Why do Christians leave church? I often hear reasons like “the worship style wasn’t for me,” “the teaching wasn’t very engaging” or “I had a hard time connecting, and I never really felt pursued.” I understand these reasons.
We long for that perfect fit in a community, when the music, the pastor, the people and the expected involvement line up perfectly. We want to feel like we belong. I spent years trying to find the right fit in community. I wanted to be needed, to play music on Sunday morning and lead a Bible study. I wanted people to see me as a valuable member of the body of Christ and to pursue me in life. I wanted me.
We are not called to ourselves. Matthew 6:33 does not say, “But seek first to know yourself, and God will give you everything you want.” It says, “But seek first [your heavenly Father’s] kingdom and his righteousness, and all these thing will be given to you as well.” We are called to “love the Lord your God with all your heart and with all your soul and with all your mind” and “love your neighbor as yourself” (Matthew 22:36–40). Why then, is our critique of our church so full of “me”?
The first line of the introduction of “Encouragement: The Key to Caring” by Larry Crabb and Dan Allender says, “The more I understand people and their needs, the more I am persuaded that God has uniquely designed the local church to respond to those needs.” Shortly after that, they write, “The church, where Christ’s holiness and love are to be evidenced the most, too often becomes an organization just seeking to perpetuate itself, while the reasons why it should continue and grow are obscured.”
The reason Christians so often become disenchanted with the local church is because we are obsessed with ourselves, and we believe the church exists to meet our needs.
I started going to my church because I felt like God was saying, “Plant yourself somewhere and stay there for a year.” Yet, despite this directive, I spent the next year simultaneously seeking for a way out and disappointed that I didn’t feel like I belonged. Do you see the problem? I certainly didn’t.
Then in the summer of 2013, God changed everything. I had a job offer at a church in another state that I was excited about, and God shut the door. I remember one afternoon, as I was praying through my disappointment, God restated His command to me: “Plant yourself somewhere and stay there for a year.” I realized that I had not done what God wanted. I had used my church as a stopover to the next location. In my concern for myself, I had placed distance between myself and true community, and, in the process, I hurt people who are now some of my closest friends. With this realization came a complete shift of how I see the church and God.
When we approach church as a solution to our needs, we will be disappointed. Yet the opposite of this is not to seek to meet the needs of others. That approach will be met with exhaustion and discouragement. Our true purpose is stated in the mission of the Free Methodist Church: “Love God, love people and make disciples.” When we seek to have our needs met in God, we free up so much space in our lives to see people.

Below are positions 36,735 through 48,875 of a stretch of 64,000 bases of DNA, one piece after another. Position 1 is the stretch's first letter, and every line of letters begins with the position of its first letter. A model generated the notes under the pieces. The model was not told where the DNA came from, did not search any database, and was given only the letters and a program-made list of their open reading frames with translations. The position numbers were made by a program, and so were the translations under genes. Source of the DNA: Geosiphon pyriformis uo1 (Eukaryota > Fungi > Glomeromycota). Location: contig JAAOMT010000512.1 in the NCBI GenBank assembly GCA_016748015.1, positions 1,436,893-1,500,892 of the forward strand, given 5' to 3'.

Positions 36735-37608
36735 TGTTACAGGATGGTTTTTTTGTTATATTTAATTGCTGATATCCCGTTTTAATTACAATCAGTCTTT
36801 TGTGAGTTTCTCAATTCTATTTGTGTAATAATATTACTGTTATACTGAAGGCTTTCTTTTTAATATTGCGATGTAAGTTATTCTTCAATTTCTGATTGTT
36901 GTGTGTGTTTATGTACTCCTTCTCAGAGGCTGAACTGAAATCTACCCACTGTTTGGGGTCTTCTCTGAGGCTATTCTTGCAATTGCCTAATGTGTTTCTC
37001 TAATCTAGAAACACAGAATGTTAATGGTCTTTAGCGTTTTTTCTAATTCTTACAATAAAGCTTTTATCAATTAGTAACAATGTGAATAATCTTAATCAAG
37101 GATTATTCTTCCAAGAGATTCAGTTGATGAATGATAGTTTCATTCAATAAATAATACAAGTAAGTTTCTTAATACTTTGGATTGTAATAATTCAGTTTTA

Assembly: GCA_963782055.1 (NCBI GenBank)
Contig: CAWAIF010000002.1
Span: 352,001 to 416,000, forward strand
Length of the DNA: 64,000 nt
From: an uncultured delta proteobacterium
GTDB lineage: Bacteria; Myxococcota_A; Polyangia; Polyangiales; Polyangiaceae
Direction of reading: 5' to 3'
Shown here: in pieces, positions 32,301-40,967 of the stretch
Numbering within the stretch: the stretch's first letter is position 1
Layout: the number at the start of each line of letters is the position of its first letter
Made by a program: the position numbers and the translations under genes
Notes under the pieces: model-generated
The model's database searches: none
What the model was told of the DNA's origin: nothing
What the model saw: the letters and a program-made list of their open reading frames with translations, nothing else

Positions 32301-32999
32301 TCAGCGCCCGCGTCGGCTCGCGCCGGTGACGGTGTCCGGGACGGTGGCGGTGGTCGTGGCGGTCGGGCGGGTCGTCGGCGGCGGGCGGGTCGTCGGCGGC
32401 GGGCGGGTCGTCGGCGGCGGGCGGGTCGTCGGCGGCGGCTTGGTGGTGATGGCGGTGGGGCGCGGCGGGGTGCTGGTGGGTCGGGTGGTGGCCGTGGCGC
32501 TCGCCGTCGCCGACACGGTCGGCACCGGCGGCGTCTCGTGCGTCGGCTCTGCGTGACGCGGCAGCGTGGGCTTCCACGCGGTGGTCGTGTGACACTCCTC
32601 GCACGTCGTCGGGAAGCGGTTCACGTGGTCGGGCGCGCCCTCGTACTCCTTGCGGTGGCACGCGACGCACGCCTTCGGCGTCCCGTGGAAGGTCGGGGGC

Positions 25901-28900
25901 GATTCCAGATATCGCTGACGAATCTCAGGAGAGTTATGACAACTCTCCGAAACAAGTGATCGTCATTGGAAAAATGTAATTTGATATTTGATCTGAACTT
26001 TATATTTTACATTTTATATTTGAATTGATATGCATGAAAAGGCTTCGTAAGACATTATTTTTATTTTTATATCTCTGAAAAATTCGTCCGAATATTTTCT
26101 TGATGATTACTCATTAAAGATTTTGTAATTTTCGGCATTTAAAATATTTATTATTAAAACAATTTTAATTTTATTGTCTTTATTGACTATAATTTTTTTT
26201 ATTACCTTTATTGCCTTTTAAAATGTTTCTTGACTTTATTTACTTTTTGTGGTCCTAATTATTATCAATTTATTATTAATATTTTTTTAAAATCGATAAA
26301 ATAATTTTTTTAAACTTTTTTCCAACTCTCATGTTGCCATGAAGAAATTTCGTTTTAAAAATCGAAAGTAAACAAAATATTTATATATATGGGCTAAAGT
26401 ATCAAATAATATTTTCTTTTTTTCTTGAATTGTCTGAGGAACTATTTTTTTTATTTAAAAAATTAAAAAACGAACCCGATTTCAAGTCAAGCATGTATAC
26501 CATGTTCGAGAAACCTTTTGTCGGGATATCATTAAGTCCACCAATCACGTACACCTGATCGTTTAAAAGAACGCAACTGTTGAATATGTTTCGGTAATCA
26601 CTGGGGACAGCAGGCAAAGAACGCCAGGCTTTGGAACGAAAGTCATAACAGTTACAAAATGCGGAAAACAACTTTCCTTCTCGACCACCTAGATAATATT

Hebrews 10:24–25 gives a good starting point for the local church: “And let us consider how we may spur one another on toward love and good deeds, not giving up meeting together, as some are in the habit of doing, but encouraging one another — and all the more as you see the Day approaching.”
When my focus turned from myself to God, and subsequently to His people, God did amazing things in my heart. Like Jonah, I tried to run away from where God had called me. Also like Jonah, it took great hardship, pain and submission to God to get me to recognize my own brokenness. Yet when I had begun this process, within a few months, I had been invited into leadership in my church. My city became my home instead of a stopover point, and most amazingly, He opened my eyes to see the beautiful woman who would become my wife. It is not a magic formula to everything being better, and it isn’t a comfortable place to be, but when we take on the difficult task of turning away from ourselves and facing God, He is capable of great healing. This is the first step toward a renewed local church.
Mark Crawford is the assistant editor of Light + Life Magazine.
- In what ways have you seen churches or their members lose their evidence of Christ’s holiness and love?
- What prevents some people from finding true community in the local church?
- What tips do you have for keeping your focus on God and not on yourself or your personal preferences?